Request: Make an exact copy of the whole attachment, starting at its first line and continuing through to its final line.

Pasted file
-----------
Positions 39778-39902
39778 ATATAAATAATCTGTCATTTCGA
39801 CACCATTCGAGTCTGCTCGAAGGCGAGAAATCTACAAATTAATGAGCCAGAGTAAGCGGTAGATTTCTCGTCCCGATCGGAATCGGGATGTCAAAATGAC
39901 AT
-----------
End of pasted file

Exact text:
Positions 39778-39902
39778 ATATAAATAATCTGTCATTTCGA
39801 CACCATTCGAGTCTGCTCGAAGGCGAGAAATCTACAAATTAATGAGCCAGAGTAAGCGGTAGATTTCTCGTCCCGATCGGAATCGGGATGTCAAAATGAC
39901 AT